I had a question about “data leakage” and “web conferencing.” While the capabilities of given systems vary, there appear to be potential for:
- Remote Control resulting in inappropriate access to resources and information, system damage, service outage, information modification, etc. — once a remote control session is established, the remote “guest” generally acts under the permissions of the “host” user’s credentials, and when the host user has administrative rights, the potential for damage is elevated.
- Unauthorized access to information — where the “authorized user” shares this access with one or more others via application sharing, and/or remote control.
- Bulk information theft via the “recording” features of the conferencing service — while it may seem inefficient, because the quality of remote desktop and application sharing is getting so good, recording some types of sessions where material amounts of sensitive information pass across the host’s screen.
- Inappropriate retention of discoverable business interactions — in some industries, strict control of records retention is a critical capability, and remotely-recorded information cannot be managed using most standard corporate records retention practices.
- Unauthorized recording of application/desktop sharing, voice, and video sessions — regardless of the volume of sensitive information involved, sometimes it is simply inappropriate to permit recording of some information.
Under most circumstances, when the threat of loss appears to be greater than the benefit of supporting a given service, that service is disabled. Because the marketplace for desktop collaboration services and technologies is rapidly evolving, simply blocking access to them is probably impractical in most organizations. Because of the types of technologies and implementations involved Data Leakage Prevention (DLP) platforms may not be much help either. Logging metadata about sessions in your event correlation engine might be useful, but many of the products below appear to operate without emitting this type of information. What are you doing at your organization?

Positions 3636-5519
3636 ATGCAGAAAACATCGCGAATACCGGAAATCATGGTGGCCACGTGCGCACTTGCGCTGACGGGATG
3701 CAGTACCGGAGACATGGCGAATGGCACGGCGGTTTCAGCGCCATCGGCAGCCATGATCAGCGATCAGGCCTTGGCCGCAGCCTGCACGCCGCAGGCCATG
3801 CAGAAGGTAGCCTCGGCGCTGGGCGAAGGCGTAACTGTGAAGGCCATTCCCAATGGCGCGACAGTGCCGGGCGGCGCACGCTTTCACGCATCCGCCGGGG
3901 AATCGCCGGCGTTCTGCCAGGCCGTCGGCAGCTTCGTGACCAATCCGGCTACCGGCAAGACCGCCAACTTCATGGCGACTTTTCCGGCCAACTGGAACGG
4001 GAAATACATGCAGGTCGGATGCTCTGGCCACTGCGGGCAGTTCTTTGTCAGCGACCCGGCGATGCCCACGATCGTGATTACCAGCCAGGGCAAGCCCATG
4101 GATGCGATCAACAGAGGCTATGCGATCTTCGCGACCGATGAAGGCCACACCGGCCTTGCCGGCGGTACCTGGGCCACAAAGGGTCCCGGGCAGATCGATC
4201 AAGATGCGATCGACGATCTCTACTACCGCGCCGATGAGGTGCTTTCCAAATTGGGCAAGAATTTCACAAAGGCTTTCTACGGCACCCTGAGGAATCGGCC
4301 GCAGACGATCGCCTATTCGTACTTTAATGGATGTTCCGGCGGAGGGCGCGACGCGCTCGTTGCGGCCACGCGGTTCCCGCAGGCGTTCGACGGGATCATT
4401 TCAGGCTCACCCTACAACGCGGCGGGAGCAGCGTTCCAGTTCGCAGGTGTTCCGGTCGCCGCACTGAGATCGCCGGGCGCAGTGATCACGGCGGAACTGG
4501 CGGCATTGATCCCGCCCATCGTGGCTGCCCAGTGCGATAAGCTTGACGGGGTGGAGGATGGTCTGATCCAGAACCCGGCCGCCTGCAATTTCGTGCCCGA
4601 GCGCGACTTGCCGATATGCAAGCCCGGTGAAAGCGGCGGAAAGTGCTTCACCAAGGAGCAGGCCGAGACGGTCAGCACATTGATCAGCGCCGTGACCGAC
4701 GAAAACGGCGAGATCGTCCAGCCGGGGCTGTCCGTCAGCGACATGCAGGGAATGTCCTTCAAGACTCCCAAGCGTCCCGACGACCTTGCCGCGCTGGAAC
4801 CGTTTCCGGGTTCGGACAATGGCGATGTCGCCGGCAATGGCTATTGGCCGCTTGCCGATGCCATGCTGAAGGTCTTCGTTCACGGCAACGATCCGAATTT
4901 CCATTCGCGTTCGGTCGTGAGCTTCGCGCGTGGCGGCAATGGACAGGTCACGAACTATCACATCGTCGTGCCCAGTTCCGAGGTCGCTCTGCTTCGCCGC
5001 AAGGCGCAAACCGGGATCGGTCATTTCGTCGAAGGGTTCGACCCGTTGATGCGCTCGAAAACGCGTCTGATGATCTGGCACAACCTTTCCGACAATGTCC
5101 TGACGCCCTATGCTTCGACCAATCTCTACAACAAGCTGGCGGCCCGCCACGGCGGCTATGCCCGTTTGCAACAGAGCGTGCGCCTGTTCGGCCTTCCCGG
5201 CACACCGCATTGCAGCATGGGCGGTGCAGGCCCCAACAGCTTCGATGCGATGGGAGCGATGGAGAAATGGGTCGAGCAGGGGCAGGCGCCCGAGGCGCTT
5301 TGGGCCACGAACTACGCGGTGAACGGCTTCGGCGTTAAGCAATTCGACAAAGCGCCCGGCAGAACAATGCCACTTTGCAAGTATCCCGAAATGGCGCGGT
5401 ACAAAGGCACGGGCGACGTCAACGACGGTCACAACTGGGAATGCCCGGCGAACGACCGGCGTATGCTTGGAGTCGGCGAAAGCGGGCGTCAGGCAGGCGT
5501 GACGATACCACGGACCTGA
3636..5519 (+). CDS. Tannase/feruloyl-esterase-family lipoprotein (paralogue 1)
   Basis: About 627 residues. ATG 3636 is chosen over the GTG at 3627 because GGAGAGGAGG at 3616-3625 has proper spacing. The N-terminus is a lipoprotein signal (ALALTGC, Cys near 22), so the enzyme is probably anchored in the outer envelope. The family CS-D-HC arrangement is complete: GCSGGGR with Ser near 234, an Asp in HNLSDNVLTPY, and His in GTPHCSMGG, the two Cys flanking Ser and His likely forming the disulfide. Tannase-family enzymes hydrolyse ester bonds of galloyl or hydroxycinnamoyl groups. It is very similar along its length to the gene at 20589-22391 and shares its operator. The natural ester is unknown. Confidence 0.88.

The list below includes desktop collaboration services and technologies that incorporate a range of capabilities. From an engineering perspective, this is a diverse collection.
Candidate Desktop Collaboration Technologies and Services:
1. Adobe: Acrobat Connect Pro [SaaS and on-premises]
2. Adobe: ConnectNow [free SaaS]
3. Cisco: WebEx [SaaS] (WebEx Meeting Center, WebEx MeetMeNow, and WebEx Pay-Per-Use)
4. Cisco: Unified MeetingPlace [On-premises]
5. IBM: Sametime Unyte [SaaS] (IBM acquired WebDialogs August 2007)
6. IBM: Lotus Sametime [On-premises]
7. Microsoft: Office Live Meeting [SaaS] (acquired PlaceWare April 2003)
8. Microsoft Office Communications Server (OCS) [On-premises]
9. Citrix: GoToMeeting [SaaS]
10. Oracle: Beehive [SaaS]
11. iLinc Communications
13. Genesys Conferencing
15. SMART Technologies
33. Novell Kablink (formerly SiteScape)
— References —
Desktop collaboration product from: Burton Group: “Web Conferencing: Getting Green with Web Conferencing.” v 1.0, 23 January 2009, by Bill Pray and Mike Gotta. http://www.burtongroup.com/Client/Research/Document.aspx?cid=1505&contentView=FullContent